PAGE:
A week ago, I didn't have any thoughts on the matter. I had a lot of symptoms, but of what, I didn't know.
The primary manifestation, of which I have been acutely conscious over the past few years, has been that my concentration regularly lapses. This had been a source of significant worry, and led me to my GP, who in the first instance suggested a course of Prozac.
That had the initial benefit of me waking up far more alert in the morning, but had no significant effect upon my mood, or, more significantly, my short term memory and concentration - A locum went with my GP's backup plan of a referral to a psychologist, but, maybe because the locum didn't really know me, the referral was met with a letter suggesting that for someone in my age group, counselling would be the sensible route.
The counselling, at Insight in Dundee, was a fascinating experience, but while it may have made me more familiar with the concept of thought errors (automatic thoughts that we are all guilty of at times, contributing to exacerbation of stress), it didn't help my concentration, really. It may have helped my overall mood a bit, but I always felt that my low moods were more likely to follow concentration dips than vice versa, and so after a twelve week run with the very nice counsellor, we shook hands and parted ways.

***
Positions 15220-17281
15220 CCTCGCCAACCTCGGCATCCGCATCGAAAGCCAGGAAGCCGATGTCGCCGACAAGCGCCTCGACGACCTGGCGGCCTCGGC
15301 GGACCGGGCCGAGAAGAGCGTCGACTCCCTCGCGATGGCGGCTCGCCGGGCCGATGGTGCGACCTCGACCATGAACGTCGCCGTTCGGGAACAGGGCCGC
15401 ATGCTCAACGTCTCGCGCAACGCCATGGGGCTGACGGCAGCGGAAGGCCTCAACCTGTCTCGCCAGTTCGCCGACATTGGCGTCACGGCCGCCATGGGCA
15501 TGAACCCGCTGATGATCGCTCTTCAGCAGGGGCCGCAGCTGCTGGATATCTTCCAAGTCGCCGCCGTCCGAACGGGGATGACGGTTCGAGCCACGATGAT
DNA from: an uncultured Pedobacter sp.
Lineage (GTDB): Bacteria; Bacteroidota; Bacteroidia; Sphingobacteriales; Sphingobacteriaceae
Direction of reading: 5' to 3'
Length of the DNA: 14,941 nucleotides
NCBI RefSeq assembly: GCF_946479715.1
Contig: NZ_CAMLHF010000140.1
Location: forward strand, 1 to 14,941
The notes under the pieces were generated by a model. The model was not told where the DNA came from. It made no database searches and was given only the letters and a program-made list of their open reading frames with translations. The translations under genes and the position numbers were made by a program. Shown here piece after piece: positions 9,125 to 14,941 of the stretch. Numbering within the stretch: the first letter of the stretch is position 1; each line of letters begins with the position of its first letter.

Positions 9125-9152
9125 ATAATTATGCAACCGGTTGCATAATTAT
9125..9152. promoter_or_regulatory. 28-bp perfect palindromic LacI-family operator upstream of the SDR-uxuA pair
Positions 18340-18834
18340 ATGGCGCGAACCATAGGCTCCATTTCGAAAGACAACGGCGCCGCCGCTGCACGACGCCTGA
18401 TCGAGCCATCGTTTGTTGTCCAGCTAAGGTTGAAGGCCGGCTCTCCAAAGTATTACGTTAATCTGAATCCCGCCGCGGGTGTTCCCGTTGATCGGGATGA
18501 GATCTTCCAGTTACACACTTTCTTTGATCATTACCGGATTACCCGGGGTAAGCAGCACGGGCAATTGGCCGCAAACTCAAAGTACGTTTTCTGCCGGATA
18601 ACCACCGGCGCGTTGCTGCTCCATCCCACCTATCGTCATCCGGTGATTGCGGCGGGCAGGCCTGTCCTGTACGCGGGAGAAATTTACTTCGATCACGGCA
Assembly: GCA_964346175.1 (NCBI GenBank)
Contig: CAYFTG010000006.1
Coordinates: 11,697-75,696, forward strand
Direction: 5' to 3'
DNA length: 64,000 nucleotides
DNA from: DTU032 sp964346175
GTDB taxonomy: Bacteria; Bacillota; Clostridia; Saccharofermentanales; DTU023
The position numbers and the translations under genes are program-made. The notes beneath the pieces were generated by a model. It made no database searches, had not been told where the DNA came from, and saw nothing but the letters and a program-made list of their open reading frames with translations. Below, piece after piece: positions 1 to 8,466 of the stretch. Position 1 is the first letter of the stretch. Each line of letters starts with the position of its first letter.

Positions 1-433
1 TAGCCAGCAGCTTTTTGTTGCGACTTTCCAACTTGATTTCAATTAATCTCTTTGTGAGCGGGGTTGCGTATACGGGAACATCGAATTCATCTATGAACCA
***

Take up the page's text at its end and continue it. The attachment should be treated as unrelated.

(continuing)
The concentration problems have stayed with me, but a summer of things happening (one manifestation of ADHD would appear to be over-committing) meant that worry for myself went on the back burner as I threw myself into a variety of Union campaigns, the Yes campaign, organising a reunion of my old theatre company and a Christening.
So it was only this week past that I finally woke up in time to request an appointment with my GP to say that the problems were still there.
The appointment, which was twenty minutes late starting, ran on for about twenty-five minutes - I really like my GP, and talking to him is never a bad thing, but I do feel guilty for those who were waiting for their appointments, already delayed.
It was actually quite late on that he suggested ADHD as a possibility, although he made clear that I would need to be referred to a specialist for a diagnosis - I said that I would be keen to explore anything that might help, and he is referring me.
I came out of the appointment a little surprised, went into the office and had a wee chat with my manager to bring him up to speed - when I got home, after finishing my work for the day, I spent the evening reading up on adult ADHD, and did a couple of (not Facebook) online self assessments, which indicated that I am likely to have moderate to severe ADHD.
Amongst those things about me that I have always just thought were me being me, but which may rather coincide with ADHD symptoms are the following:
- A tendency to fidget terribly, bouncing my legs;
- Eating too much;
- Drinking too much;
- Talking too much (this one potentially cost me a really awesome job - the feedback was that I over-answered every question in my shotgun style and they had to struggle to pick out the key points);
- Impulsive spending;
- Impulsiveness in general;
- Impulsive romantic behaviour (OK, the psychology site said sexual, and that is true, but I'm blogging for a general, if small, audience, possibly including my family and probably including women who have been on the receiving end of this);